What is worse is to give a command you cannot enforce…
then ignore when your dog does not comply! Your dog learns with worse behavior comes eventual acceptance. Or they learn if they stay away from you, you simply give up. This is a horrible thing to teach! It is one of those unintentional teaching moments I reference often, so do not beat yourself up. This is a sure-fire way though to make sure your pup is never compliant to your commands. This is because essentially you are teaching them that they do not have to be obedient.
It is also detrimental to teach your dog that they must wait until you are angry before they listen to you. I guess this is better than a dog that totally ignores commands, but it is sad. Heck it is a tragedy to teach your dog they must wait until you yell, threaten them, or physically abuse them for them to have to listen! These are the dogs that often cower and roll over submissively when their owners yell.
How Do We Fix The Problem?
DO NOT give a command more than once. (Unless your dog is old and hard of hearing or you’re pretty sure they didn’t hear you!).
Most dogs are not hard of hearing. Actually, their hearing is much, much better than ours! They heard you and they are ignoring you! Face the music. Do not give them that option. We tell clients to either assist them or make him comply. If they are young or new to the training, help them comply or lure them to complete the task. Then we can reward and build on it. Focus on teaching until you are certain they know what you want in all situations. For example, listening to you indoors is a lot easier than listening to you outdoors. You can always reverse steps and start small.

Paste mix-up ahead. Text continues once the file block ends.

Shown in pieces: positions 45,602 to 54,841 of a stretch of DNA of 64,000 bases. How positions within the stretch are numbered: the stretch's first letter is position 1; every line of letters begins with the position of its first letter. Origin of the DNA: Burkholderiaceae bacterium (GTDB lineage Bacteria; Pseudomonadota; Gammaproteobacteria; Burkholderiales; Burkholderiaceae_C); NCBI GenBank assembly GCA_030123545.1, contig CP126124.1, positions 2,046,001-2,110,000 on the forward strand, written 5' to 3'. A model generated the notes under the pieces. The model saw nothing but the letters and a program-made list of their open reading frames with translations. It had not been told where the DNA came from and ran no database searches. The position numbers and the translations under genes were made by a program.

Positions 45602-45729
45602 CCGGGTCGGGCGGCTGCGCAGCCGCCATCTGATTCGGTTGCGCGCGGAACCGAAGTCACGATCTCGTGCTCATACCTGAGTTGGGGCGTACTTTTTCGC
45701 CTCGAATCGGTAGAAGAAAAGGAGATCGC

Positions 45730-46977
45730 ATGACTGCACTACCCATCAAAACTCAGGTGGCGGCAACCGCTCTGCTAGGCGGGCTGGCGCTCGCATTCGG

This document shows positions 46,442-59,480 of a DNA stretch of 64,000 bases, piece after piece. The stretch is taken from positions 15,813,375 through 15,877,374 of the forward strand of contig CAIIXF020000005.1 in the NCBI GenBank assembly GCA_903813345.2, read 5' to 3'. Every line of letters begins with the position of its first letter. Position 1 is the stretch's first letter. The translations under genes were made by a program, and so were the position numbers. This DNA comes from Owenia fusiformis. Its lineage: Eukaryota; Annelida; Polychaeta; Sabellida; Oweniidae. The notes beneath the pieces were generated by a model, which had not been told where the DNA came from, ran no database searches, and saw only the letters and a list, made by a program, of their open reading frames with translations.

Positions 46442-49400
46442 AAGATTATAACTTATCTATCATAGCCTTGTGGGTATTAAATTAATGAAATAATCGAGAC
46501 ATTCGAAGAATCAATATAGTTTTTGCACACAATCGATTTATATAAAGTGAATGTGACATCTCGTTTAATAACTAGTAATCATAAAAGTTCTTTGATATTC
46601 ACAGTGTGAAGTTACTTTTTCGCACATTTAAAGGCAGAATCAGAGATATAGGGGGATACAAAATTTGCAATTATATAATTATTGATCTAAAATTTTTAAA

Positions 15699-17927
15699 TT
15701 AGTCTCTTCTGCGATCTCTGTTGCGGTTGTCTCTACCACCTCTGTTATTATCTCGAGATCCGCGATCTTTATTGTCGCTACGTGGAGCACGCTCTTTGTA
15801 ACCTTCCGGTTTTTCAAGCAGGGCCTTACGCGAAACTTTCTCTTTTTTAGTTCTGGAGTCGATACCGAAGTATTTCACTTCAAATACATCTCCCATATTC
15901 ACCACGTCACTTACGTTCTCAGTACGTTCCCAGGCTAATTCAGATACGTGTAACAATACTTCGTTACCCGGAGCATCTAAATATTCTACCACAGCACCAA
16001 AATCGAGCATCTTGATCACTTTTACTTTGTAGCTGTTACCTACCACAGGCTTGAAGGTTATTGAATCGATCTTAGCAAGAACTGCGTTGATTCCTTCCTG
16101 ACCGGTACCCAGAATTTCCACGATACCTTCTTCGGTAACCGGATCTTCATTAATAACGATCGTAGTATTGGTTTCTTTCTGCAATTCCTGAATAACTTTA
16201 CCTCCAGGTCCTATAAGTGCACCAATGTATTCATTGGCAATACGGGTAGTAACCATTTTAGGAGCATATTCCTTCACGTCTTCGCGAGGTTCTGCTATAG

All dogs go through a stage where they test the commands that you give. I simply make them sit or stay or come by utilizing my leash and not allowing them to make any other decision. Be sure he knows what you mean before you take this path, help them first!
DO NOT give a command you cannot enforce!
This takes practice and work on your regular obedience commands.
Utilize a leash so that you have some form of control if they choose to ignore you. Use positive reinforcement for a job well done! Give your dog a reason to listen to you! “I’m the Owner” does not count. Ask what is in it for them? Put yourself in their paws if you will.
If you are 90%+ consistent with giving commands and making sure they comply on the first command you will see a drastic increase. They will stop testing you and learn listening to you is the only way to get what they want in life!
Celebrate small accomplishments and make sure training is fun! Always end on a good note with a great achievement. Your dog will be excited the next time you want to begin training because of it. Quickly you will be on the road to having a compliant dog that the whole neighborhood envies.
One that can be trusted everywhere you go together on or off leash!